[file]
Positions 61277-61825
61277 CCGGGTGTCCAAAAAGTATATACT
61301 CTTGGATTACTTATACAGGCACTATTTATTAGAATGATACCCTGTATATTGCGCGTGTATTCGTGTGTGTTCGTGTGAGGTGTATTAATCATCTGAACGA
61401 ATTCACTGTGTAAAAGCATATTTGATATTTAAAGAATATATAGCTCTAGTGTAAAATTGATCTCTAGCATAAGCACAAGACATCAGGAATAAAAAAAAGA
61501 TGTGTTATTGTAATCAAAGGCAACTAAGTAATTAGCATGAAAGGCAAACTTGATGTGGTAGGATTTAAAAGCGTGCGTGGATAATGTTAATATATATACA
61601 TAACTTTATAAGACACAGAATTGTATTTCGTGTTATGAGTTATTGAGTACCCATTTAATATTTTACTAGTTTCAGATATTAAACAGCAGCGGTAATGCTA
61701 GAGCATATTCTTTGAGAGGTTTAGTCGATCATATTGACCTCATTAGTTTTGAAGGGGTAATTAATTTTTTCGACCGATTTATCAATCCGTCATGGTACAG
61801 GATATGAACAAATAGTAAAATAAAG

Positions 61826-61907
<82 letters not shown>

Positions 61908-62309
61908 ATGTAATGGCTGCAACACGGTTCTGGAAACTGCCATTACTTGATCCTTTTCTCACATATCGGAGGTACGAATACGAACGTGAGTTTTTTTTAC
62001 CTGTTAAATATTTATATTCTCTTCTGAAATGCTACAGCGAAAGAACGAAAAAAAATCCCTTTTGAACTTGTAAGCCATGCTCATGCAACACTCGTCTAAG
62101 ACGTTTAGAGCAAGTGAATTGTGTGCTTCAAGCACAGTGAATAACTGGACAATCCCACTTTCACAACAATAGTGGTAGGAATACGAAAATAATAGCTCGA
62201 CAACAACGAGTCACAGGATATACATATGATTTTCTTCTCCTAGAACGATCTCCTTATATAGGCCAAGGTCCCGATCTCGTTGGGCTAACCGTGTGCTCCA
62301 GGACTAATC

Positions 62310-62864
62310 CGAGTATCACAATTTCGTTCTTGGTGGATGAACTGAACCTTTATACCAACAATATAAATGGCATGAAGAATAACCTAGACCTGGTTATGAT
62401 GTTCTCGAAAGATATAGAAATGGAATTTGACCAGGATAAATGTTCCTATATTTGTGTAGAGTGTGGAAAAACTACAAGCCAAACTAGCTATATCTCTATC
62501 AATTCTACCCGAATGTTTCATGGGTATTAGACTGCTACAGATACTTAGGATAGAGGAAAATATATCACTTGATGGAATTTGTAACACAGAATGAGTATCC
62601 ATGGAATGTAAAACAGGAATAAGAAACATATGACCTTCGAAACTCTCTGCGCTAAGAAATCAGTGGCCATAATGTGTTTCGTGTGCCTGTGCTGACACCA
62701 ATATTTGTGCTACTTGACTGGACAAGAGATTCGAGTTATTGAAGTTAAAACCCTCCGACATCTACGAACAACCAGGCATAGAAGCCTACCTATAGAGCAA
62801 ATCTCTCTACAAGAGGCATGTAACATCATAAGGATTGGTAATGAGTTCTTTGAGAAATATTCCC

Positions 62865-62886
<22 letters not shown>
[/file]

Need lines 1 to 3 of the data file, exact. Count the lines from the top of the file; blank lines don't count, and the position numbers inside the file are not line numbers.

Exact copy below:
Positions 61277-61825
61277 CCGGGTGTCCAAAAAGTATATACT
61301 CTTGGATTACTTATACAGGCACTATTTATTAGAATGATACCCTGTATATTGCGCGTGTATTCGTGTGTGTTCGTGTGAGGTGTATTAATCATCTGAACGA